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Re: orion dss and rabbis

    Stephen Goranson considers the word play between the Seekers of Smooth
Things and Pharisee halakhah  legitimate in light of the " presumed
misleading teaching of the group (edah) also called Ephraim, and how that
relates to Manasseh and to the author's group (elsewhere: Judah)."
    I think "presumed" is the operative word here.  There is nothing in the
text of pNah to suggest Ephraim and Manasseh are sects.  This view only came
about as a result of the proposed background of pNah under Alexander
Jannaeus, which is itself doubtful.  Stephen, you (and many other reputable
scholars) may consider the conventional interpretation of pNah as being as
good as fact (alongside the Essene hypothesis) and build all sorts of
historical conclusions on this foundation, but I think it's useful to
identify where the assumptions are in a scholarly construct and to question
and test those assumptions.  

    Stephen views "the recognition that 4QpNah is an Essene text referring to
Pharisees and Sadducees" as "one of the most historically-useful observations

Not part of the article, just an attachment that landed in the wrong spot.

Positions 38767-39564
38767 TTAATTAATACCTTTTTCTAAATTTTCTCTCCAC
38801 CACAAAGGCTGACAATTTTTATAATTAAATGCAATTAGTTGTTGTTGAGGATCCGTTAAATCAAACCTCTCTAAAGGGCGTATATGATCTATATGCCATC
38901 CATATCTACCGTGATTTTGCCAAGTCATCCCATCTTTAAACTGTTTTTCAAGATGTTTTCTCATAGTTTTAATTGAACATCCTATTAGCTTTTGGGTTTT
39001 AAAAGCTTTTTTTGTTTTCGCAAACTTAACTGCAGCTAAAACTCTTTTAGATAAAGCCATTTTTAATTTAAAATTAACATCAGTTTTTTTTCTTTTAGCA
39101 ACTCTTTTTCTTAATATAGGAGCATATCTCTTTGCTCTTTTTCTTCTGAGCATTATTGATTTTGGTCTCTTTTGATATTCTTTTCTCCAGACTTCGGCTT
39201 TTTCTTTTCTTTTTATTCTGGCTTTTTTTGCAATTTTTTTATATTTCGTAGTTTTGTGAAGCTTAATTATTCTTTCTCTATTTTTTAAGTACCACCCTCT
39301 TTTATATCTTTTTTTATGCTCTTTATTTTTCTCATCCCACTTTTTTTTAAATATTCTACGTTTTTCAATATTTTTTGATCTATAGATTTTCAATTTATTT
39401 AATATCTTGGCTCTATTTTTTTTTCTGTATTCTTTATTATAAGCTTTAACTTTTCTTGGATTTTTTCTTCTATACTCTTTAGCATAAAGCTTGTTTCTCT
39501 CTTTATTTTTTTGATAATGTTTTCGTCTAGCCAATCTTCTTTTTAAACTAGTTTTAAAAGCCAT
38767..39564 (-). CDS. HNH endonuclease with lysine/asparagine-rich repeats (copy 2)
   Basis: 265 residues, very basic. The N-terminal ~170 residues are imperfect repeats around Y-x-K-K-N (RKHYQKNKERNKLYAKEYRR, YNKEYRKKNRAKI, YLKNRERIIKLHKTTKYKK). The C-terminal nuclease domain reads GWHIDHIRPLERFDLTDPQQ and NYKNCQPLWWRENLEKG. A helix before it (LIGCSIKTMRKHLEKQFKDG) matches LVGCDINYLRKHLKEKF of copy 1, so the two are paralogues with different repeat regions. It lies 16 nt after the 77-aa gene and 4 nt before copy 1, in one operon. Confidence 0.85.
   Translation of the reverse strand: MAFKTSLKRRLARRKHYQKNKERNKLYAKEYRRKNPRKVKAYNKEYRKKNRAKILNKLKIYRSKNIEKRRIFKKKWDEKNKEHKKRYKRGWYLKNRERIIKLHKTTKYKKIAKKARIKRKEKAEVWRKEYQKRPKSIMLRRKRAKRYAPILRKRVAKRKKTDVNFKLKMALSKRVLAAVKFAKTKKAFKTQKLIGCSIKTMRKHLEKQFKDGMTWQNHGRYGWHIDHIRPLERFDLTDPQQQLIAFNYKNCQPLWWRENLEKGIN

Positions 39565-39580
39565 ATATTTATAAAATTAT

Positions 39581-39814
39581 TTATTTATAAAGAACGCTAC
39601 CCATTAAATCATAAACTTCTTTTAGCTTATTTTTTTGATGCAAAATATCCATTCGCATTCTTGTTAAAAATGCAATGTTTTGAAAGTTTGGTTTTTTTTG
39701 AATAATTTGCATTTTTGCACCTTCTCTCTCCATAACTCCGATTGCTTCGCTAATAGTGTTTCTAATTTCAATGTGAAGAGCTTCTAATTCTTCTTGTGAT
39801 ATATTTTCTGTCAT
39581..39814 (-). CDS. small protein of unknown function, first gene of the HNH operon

available from the Qumran texts."  
    The language "recognition" and "observation" is less appropriate,
perhaps, than "assumption," and is consistent with Stephen's view that the
conventional view of pNah belongs to the realm of fact, not opinion (a view I
think Fred Cryer has eloquently criticized on a methodlogical level).  
    Whether this assumption is historically useful is a matter of debate.  I
consider this interpretation of pNah to have derailed a genuinely historical
study of the scrolls for the last four decades, by effectively removing from
discussion the obvious links between the scrolls and the Maccabean and
pre-Maccabean period.

>And the view of a "systematic" use of animal
>symbology goes beyond any  party line on exegesis that I have suggested.

I cannot penetrate your meaning here.  Perhaps a clarification is in order.

>What's the problem if 4QpNah criticized Alexander? 

  This phrasing sidesteps the problem I identified, namely that the lion
imagery violates the interpretive principle found throughout the sectarian
literature ( ! including 4QpNah 3+4 ii 1)  that wild animals symbolize
  There is an additional problem in the Hymn to Jonathan, which we agree
refers to Jannaeus.  This explicit reference is a real datum, not an indirect
inference from pNah.  Stephen's suggestion that this hymn belongs to the
period when Jannaeus, his Wicked Priest, had a favorable reputation is less
than convincing.
  I think it would be useful to acknowledge that current views on pNah are
less than certain rather than minimizing the problems associated with current

-- Russell Gmirkin